This week's column is a little off the beaten track from my usual topics, although it's definitely a storage issue. I thought I'd share a unique solution that I recently found for what I'm sure is a common storage problem.
I recently got myself volunteered to assist a nonprofit organization in completing a rather large computer-based project. The issue I had to deal with was that when the project materials showed up at my office, I found myself with close to 30 CD-R discs containing the 12GB of data that comprised the project's deliverables.
After I finished my part of the project, I talked to the folks to whom I'd be delivering it. They confirmed that they didn't have access to DLT tape drives, which meant that I had to figure out some way to deliver this 12GB project (which could no longer be broken up into smaller pieces). I first tried backing up the project to DVD- RW. I made sure that the clients had a copy of the backup software I used, but after a couple of long phone conversations with them, I gave up on trying to walk them through a successful restore of that backup. They insisted that it would work if I used CD-R instead of DVD-RW, so I went back to the drawing board and backed up the project to CD-R media, which worked no better for them than the DVD- R/W backup. (Actually, it was worse; the restore process reported successful results, yet they couldn't make the project run correctly and received reports of corrupted data when they attempted to execute the final project.) In both cases, I had run restores locally before shipping off the discs, and they worked correctly.
I considered uploading the project to one of my FTP sites, but I wasn't too keen about trying to upload that much data on a 384Kbps uplink and tying up my Internet connection for the hours that the upload would take.
By this time, I realized that the final deliverable I was working on wasn't going to fit very well on any of the removable media that I commonly used except for an external hard disk (and I use both IEEE 1394 and USB 2.0 external drives), so it looked as if I'd have to buy another hard disk, which I didn't really want or need. It wasn't so much the expense; I could have easily ordered a name-brand 60GB or 80GB USB 2.0 external drive online for just under $100 (although time constraints meant I'd actually have to buy one at a local computer superstore for about $120 plus tax). Instead, it was the fact that I'd be stuck with a useless drive; my current external drives are all in the 200-plus-GB range, and I didn't really want to add a small USB hard drive to any of my computers.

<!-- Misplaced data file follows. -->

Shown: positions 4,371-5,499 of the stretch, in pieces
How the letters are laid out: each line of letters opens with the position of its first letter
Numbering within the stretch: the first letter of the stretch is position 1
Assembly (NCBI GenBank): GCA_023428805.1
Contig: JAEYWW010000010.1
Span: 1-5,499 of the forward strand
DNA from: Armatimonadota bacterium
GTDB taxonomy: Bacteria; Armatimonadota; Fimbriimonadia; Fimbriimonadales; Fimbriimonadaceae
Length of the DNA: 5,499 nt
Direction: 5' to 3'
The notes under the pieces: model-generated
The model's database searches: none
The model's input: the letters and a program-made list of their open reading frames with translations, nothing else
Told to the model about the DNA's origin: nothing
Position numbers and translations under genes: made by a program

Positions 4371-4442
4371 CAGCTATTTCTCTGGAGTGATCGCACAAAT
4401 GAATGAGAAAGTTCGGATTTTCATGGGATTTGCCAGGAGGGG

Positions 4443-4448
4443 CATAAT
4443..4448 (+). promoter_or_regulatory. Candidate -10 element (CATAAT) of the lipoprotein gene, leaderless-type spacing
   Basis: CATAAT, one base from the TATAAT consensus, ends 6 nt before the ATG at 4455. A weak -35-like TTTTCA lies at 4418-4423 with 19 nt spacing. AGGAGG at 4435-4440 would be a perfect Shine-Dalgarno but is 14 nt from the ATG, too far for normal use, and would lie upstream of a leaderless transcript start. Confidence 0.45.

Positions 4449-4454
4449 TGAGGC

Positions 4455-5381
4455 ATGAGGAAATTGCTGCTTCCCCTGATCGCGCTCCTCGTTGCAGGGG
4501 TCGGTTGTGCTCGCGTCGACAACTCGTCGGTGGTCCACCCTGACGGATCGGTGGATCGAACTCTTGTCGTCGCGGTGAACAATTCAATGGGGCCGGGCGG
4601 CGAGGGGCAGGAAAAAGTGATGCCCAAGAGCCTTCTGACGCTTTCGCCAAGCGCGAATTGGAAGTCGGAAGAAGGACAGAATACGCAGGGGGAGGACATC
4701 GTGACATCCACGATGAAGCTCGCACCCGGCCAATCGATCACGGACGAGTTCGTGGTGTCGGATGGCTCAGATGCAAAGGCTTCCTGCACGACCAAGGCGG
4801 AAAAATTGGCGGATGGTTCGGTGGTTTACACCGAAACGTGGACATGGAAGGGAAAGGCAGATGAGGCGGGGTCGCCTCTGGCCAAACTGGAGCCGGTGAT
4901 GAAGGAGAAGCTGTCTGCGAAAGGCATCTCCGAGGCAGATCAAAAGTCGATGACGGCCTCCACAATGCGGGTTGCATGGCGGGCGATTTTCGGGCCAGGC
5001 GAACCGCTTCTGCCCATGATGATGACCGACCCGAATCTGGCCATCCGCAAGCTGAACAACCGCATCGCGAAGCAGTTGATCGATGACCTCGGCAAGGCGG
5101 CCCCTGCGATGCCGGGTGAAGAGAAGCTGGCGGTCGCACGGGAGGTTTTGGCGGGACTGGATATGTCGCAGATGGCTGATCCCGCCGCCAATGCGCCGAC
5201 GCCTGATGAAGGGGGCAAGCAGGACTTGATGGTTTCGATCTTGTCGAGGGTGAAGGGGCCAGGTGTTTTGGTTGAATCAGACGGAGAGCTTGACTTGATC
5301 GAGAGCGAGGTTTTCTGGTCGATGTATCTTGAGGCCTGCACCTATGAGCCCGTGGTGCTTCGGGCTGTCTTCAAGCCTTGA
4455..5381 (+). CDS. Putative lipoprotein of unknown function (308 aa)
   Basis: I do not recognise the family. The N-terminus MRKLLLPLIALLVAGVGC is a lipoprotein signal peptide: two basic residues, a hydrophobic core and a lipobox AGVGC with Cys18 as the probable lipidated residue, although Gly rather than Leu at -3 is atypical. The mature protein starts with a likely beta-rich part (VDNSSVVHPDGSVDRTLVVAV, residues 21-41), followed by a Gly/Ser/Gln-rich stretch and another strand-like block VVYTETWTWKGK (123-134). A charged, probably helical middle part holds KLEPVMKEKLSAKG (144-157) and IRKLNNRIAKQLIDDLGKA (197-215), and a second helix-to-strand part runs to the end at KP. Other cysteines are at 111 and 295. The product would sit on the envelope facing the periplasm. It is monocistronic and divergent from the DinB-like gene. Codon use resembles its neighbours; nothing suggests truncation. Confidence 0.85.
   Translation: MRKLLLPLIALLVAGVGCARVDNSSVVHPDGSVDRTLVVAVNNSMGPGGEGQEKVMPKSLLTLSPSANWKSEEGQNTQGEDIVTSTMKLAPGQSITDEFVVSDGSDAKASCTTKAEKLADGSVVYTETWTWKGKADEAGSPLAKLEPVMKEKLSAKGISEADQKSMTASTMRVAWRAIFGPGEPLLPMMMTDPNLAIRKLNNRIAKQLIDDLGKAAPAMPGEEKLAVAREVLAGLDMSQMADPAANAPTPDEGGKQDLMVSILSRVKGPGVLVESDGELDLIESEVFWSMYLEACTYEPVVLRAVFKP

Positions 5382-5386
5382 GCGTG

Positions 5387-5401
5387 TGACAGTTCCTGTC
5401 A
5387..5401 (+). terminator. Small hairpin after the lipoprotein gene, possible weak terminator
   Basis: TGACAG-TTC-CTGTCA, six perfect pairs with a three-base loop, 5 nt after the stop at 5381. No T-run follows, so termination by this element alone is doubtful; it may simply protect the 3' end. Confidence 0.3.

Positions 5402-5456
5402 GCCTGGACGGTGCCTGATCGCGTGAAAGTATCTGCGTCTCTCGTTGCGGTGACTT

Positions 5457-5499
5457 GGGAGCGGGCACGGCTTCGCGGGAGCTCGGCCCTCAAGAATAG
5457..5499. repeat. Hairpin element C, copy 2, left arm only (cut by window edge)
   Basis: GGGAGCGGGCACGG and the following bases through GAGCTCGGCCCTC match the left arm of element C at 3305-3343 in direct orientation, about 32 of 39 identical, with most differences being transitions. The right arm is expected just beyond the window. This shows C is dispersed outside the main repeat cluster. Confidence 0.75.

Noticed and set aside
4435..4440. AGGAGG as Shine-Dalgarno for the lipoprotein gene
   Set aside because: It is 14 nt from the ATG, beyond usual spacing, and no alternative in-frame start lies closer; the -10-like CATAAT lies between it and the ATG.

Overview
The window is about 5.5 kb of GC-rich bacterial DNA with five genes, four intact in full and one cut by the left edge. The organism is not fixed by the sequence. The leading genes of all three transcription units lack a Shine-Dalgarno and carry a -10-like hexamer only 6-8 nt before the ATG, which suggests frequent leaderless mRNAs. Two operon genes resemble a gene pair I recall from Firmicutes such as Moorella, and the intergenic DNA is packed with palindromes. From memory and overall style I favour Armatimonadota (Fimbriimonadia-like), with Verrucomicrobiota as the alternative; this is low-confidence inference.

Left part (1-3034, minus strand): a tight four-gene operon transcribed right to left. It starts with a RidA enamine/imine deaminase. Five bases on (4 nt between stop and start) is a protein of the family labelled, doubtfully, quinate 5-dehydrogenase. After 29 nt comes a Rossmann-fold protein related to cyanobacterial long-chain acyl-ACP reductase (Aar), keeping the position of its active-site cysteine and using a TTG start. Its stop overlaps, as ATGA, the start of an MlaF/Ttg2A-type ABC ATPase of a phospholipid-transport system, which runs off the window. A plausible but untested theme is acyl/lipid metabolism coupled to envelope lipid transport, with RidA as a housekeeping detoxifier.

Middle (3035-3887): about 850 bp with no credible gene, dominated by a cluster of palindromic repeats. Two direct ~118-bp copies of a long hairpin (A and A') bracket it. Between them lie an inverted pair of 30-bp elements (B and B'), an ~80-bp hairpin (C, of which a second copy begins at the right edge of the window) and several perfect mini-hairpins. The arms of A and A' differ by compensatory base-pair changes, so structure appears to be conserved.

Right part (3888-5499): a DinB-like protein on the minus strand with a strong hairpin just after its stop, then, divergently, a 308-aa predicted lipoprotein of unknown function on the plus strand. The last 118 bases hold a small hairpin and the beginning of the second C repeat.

As I resigned myself to going out and buying an external hard drive, I realized that the problem's solution had been sitting on my desk all along: a small MP3 player I had bought for my daughter. She's notorious for losing things, so putting a $300 iPod or a $250 Dell DJ into her hands wasn't something I really wanted to do. But when I saw a listing for the Entempo Spirit 20GB MP3 player for $130 delivered, I thought it was worth a look. The Spirit is bigger than its competitors, but it's also available for significantly less. Most importantly for me, Windows XP recognizes the device as a removal drive and didn't require me to install a driver. The high- end music players require Windows drivers to be installed so that the OS will recognize the device.
I plugged in the Spirit, copied the project to it, wrapped the device in a sheet of bubble wrap along with a USB cable, stuck it in a flat-rate USPS Express Mail envelope, and dropped it off at the post office. I didn't need to include a power supply or any software; the software was unnecessary, and the internal battery would run the unit for about 10 hours. I had the MP3 player back in my hands in two days, the nonprofit had its project intact and installed on a server (and the organization's unpaid IT person was happy with the solution's simplicity), and I didn't have to invest in any unneeded hardware.
As hard-drive vendors continue to release more efficient small- form-factor drives and the cost of portable media players drops daily, it would seem that a market niche exists for information delivery, especially mixed-media information. Using a similar solution to deliver product databases, video presentations, and hard data to a sales force would give content-creation people a lot more flexibility in producing their deliverables because their content is no longer limited to the size of a CD-ROM or DVD. Media players' potential far exceeds the use that marketers and the public currently envision for them.